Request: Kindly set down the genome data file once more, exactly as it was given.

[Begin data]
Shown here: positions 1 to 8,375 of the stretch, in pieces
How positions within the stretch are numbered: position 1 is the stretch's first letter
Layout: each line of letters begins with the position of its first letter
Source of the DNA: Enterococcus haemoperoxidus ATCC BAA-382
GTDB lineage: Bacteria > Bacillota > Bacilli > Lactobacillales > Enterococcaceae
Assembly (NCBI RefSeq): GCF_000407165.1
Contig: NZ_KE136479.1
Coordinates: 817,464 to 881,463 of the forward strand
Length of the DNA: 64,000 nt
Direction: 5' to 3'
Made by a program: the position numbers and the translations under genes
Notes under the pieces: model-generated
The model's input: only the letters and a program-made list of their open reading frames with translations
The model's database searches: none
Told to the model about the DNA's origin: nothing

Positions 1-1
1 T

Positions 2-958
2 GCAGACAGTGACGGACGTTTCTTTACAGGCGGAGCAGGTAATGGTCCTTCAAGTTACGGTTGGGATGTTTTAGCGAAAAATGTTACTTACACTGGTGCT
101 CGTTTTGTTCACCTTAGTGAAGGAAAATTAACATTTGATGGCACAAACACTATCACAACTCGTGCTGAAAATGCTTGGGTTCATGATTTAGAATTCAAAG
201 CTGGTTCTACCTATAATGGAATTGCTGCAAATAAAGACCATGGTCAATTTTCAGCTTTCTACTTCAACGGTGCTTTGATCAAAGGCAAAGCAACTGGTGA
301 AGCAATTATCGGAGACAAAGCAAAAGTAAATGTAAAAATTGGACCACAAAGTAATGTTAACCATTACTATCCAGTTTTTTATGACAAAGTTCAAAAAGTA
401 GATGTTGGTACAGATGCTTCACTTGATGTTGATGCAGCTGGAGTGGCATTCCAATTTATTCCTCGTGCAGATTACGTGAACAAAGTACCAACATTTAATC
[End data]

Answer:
Shown here: positions 1 to 8,375 of the stretch, in pieces
How positions within the stretch are numbered: position 1 is the stretch's first letter
Layout: each line of letters begins with the position of its first letter
Source of the DNA: Enterococcus haemoperoxidus ATCC BAA-382
GTDB lineage: Bacteria > Bacillota > Bacilli > Lactobacillales > Enterococcaceae
Assembly (NCBI RefSeq): GCF_000407165.1
Contig: NZ_KE136479.1
Coordinates: 817,464 to 881,463 of the forward strand
Length of the DNA: 64,000 nt
Direction: 5' to 3'
Made by a program: the position numbers and the translations under genes
Notes under the pieces: model-generated
The model's input: only the letters and a program-made list of their open reading frames with translations
The model's database searches: none
Told to the model about the DNA's origin: nothing

Positions 1-1
1 T

Positions 2-958
2 GCAGACAGTGACGGACGTTTCTTTACAGGCGGAGCAGGTAATGGTCCTTCAAGTTACGGTTGGGATGTTTTAGCGAAAAATGTTACTTACACTGGTGCT
101 CGTTTTGTTCACCTTAGTGAAGGAAAATTAACATTTGATGGCACAAACACTATCACAACTCGTGCTGAAAATGCTTGGGTTCATGATTTAGAATTCAAAG
201 CTGGTTCTACCTATAATGGAATTGCTGCAAATAAAGACCATGGTCAATTTTCAGCTTTCTACTTCAACGGTGCTTTGATCAAAGGCAAAGCAACTGGTGA
301 AGCAATTATCGGAGACAAAGCAAAAGTAAATGTAAAAATTGGACCACAAAGTAATGTTAACCATTACTATCCAGTTTTTTATGACAAAGTTCAAAAAGTA
401 GATGTTGGTACAGATGCTTCACTTGATGTTGATGCAGCTGGAGTGGCATTCCAATTTATTCCTCGTGCAGATTACGTGAACAAAGTACCAACATTTAATC